kernel task scheduler and autogrouping

There was a thought to set the nice value on HTcondor jobs on the online linux pool so that interactive users and ceph-osd could get lots of CPU time even if the machine was loaded with CPU-intensive grid jobs through the condor-ce. HTCondor has an option specifically to set the nice value on condor jobs, eg, 'JOB_RENICE_INCREMENT = 15', which is trivial to add to the condor configuration and it does indeed set the nice value of processes started under the condor_exec daemon.

However, that turned out to be too good to be true, because despite starting several condor jobs (root4star) with lower priority nice values, interactive processes seeking CPU (eg, 'stress -c 6') on a test machine (onl01) were not able to claim more CPU, even if they were themselves set to nice=-19 (eg, 'nice -n "-19" stress -c 6'). In fact, they were consistently treated as if they were lower priority tasks, forced to share the CPUs not taken by root4star tasks previously started by condor.

This turns out to be a "feature" introduced into the linux kernel process scheduler in 2010 called autogrouping, which was intended to improve the user experience in a desktop environment (and indeed there are many testimonials to it doing that). However, it works against us in this case.  I'm not sure exactly which kernel version it was introduced in (I read both 2.6.38 and 3.0), but it is certainly present in the kernels used in the OLP (4.x).  Each condor_exec process tree gets its own autogroup, as does each ceph-osd, and each interactive ssh login. With autogrouping enabled, nice values are ONLY used relative to other processes within the same group. So a ceph-osd with a nice value of 0 (or even -19) has no scheduling preference over a root4star process started by condor with a nice value of 19. Each task group has its own nice value (always zero by default as far as I've seen).

A simple example: consider a single CPU machine with three CPU-intensive processes, with nice values of 0, 0, and one very low priority 19. If each process is in its own task group, then each process will get about 33.3% of the CPU time. If instead the 19-nice job has its own task group, and the two 0-nice jobs are grouped together, then the 19 job will actually get ~ 50% of the CPU and the two 0-nice jobs would each get ~ 25% - quite counter to traditional expectations. And top is of no help here - it displays the nice values, but without knowing the task group breakdown, the allocations shown in top can seem absurd.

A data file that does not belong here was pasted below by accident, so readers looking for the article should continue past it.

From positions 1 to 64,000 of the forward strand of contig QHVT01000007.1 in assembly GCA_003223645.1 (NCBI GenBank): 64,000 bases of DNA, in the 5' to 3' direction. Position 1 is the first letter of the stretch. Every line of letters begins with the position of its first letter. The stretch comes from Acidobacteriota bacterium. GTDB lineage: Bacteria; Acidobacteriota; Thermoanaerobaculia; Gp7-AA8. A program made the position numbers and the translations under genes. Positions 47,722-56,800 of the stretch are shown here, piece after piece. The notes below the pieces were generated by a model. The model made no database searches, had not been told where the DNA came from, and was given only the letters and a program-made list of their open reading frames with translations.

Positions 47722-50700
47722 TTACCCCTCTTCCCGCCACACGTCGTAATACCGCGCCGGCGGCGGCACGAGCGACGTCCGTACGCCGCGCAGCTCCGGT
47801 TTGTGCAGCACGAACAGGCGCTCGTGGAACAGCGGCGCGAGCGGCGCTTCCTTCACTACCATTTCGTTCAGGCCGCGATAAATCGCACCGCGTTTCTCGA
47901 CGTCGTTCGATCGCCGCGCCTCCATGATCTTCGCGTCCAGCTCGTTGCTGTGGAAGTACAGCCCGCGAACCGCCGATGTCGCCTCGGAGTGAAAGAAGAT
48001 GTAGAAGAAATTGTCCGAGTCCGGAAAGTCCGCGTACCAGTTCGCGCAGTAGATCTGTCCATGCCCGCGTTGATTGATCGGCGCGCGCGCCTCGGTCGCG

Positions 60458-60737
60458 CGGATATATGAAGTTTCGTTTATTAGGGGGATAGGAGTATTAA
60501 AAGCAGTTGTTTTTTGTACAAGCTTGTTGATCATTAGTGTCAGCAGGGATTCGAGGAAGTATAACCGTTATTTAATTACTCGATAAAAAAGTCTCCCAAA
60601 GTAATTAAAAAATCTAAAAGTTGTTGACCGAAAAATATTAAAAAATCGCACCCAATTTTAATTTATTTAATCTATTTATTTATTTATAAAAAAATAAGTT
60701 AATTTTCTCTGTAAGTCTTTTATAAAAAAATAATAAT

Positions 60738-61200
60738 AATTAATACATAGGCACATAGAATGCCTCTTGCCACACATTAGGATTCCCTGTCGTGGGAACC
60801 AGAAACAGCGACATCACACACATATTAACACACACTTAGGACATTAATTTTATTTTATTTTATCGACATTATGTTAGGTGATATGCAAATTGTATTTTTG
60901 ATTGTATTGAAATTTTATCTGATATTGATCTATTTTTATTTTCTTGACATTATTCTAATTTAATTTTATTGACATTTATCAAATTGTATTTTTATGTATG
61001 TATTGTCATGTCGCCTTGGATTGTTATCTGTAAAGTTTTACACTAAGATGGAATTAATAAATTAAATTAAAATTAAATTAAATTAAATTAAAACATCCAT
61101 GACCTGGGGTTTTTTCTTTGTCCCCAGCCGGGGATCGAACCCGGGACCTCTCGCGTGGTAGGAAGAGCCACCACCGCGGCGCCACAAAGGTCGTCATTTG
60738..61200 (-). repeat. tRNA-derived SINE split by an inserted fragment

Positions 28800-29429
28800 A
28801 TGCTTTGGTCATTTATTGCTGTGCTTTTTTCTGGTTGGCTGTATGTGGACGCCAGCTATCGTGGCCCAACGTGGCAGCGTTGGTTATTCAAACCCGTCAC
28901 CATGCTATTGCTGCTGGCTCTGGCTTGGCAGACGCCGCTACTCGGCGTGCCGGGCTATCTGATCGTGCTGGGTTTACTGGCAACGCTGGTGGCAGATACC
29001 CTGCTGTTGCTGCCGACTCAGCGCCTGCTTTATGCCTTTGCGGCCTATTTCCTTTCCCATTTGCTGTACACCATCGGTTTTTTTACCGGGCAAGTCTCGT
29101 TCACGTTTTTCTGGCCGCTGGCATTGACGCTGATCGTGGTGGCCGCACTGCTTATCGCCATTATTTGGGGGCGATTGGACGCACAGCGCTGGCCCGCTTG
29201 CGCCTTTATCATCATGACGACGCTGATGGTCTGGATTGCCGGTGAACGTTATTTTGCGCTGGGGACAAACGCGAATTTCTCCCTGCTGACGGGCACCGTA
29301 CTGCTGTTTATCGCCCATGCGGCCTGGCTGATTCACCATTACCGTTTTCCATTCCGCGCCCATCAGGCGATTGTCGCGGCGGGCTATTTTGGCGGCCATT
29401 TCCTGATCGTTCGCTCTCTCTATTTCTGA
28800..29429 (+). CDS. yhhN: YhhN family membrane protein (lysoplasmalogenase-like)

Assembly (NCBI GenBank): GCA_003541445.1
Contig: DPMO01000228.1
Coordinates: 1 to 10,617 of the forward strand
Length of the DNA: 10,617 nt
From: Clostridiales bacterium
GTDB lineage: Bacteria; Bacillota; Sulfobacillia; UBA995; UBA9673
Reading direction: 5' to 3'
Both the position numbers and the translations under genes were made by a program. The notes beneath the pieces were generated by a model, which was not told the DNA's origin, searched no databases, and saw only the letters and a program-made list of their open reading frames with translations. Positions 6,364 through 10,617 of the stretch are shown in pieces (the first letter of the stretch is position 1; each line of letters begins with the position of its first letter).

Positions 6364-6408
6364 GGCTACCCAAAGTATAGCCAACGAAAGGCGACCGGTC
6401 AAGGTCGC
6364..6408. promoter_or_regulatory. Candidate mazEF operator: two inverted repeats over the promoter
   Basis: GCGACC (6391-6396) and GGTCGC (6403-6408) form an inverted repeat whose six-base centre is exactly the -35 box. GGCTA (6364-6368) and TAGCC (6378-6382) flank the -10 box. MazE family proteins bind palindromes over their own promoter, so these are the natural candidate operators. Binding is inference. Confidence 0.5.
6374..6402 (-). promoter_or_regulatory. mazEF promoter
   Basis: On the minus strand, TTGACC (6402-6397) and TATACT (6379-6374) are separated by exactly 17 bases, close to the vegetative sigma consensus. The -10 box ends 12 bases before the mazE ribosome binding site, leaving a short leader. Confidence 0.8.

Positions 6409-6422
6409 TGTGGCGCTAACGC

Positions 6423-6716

Autogrouping can be disabled at boot by adding "noautogroup" to the kernel line in grub.conf, or autogrouping can be disabled dynamically:

echo 0 > /proc/sys/kernel/sched_autogroup_enabled  #disables autogrouping
echo 1 > /proc/sys/kernel/sched_autogroup_enabled  #enables autogrouping

Disabling autogrouping on a running system however seems to have even more unexpected consequences, as the scheduler seems to have some memory anyway of previously assigned groups and continues to try to be "fair" amongst the groups rather than the individual processes.  I think disabling autogrouping only stops the kernel from creating new groups for each new tty.  [I'm not certain of this, but it seemed to explain the test results I got while dynamically turning the feature on and off.]

Meanwhile however, the individual group assignment and group niceness for each process can be seen (and modified) through the /proc/ filesystem in /proc/$PID/autogroup, such as this example of the ceph-osd processes on onl01, showing that they are assigned separate groups with autogrouping enabled at boot:

[root@onl01 ~]# cat /proc/sys/kernel/sched_autogroup_enabled
[root@onl01 ~]# cat /proc/{6632,6837,7037,7387}/autogroup
/autogroup-44 nice 0
/autogroup-45 nice 0
/autogroup-46 nice 0
/autogroup-47 nice 0

Here is an example of modifying the group nice value from 0 to 1 for a sample process, 3080013.  And yes, it does affect the parent process, 3004740, as well:

[root@onl01 ~]# cat /proc/3080013/autogroup
/autogroup-19874 nice 0
[root@onl01 ~]# grep 19874 /proc/*/autogroup
/proc/3004740/autogroup:/autogroup-19874 nice 0
/proc/3080013/autogroup:/autogroup-19874 nice 0
[root@onl01 ~]# echo "1" > /proc/3080013/autogroup
[root@onl01 ~]# grep 19874 /proc/*/autogroup
/proc/3004740/autogroup:/autogroup-19874 nice 1
/proc/3080013/autogroup:/autogroup-19874 nice 1

So, I propose to set the noautogroup option in the boot configuration on all of the Online Linux Pool, though I see little point in modifying it dynamically on the live machines.

There could be cases where disabling autogrouping is actually harmful, or at least perceived to be unfair.  Imagine again the single core computer with two users logged in. The first user runs 20 high-CPU processes simultaneously, while the second user only wants to run 1 CPU-intensive task.  With autogrouping, the second user might get close to half of the CPU power (somewhat fair), but without autogrouping, the second user might get only 1/21 of the CPU power - the first user really ruins thing for everyone if autogrouping is not enabled.